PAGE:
A Visitor Incognito


In 1822 the most famous touring pianist in Europe was Johann Nepomuk Hummel, who had been a child prodigy so impressive that at the age of seven he became a live-in student of Mozart’s.

Hummel’s closest rival was Irish-born pianist John Field, who had been living in Russia for nearly twenty years by the time he and Hummel came face to face.

According to a story popular at the time, Hummel arrived in St. Petersburg, eager to see Field perform, but was disappointed to find that Field had no concert scheduled. Apparently someone had told him that the Irishman didn’t like giving one-on-one recitals. So one morning Hummel showed up at Field’s apartment posing as a German businessman who loved music so much that he couldn’t bear to leave Russia without hearing the great John Field play.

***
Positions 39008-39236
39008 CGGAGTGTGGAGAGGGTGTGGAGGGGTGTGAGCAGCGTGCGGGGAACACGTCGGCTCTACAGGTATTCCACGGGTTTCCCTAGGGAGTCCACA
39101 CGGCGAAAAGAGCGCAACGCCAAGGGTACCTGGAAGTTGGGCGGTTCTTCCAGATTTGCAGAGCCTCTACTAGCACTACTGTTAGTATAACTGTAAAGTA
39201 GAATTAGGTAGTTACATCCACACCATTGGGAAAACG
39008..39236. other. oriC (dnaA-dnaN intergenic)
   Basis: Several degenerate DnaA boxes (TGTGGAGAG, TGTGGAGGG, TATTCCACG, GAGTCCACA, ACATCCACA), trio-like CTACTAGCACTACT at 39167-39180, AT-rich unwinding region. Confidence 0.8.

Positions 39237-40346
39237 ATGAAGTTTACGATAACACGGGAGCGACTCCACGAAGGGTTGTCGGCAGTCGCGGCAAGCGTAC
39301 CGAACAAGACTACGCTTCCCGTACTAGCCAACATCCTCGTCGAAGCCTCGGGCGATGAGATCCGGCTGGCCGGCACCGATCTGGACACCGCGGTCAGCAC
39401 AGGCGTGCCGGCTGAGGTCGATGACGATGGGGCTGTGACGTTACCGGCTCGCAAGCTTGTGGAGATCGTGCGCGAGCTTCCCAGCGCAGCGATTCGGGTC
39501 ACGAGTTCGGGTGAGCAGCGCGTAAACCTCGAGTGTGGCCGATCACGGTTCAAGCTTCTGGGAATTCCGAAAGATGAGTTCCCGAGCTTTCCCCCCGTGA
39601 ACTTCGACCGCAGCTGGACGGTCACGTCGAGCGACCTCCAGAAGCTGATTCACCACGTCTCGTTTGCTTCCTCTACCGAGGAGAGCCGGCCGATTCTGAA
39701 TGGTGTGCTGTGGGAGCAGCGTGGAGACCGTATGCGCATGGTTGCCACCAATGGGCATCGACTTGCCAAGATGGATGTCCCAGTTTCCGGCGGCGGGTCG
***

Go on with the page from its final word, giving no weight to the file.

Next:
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At the time of Hummel’s arrival Field was teaching a lesson, but as soon as he had finished, he sat down at the piano and launched into one of his most impressive pieces. Hummel was touched and thanked him for being so obliging.

Perhaps thinking to put his presumptuous visitor on the spot, Field asked his guest, “Since you’re so fond of music, won’t you play something yourself?”

After polite protests and disclaimers, Hummel finally allowed himself to be persuaded and responded with his specialty, an improvisation–on themes from the piece Field had just played.

At first, the stunned Irishman was at a loss for words, and then suddenly he cried out, “Either you’re the Devil or you are Hummel! Only he could play like that!”

The story has it that the two great pianists embraced and expressed their mutual admiration.

One thing is certain. A few days after the encounter, Field and Hummel gave a concert together and remained friends for the rest of their lives.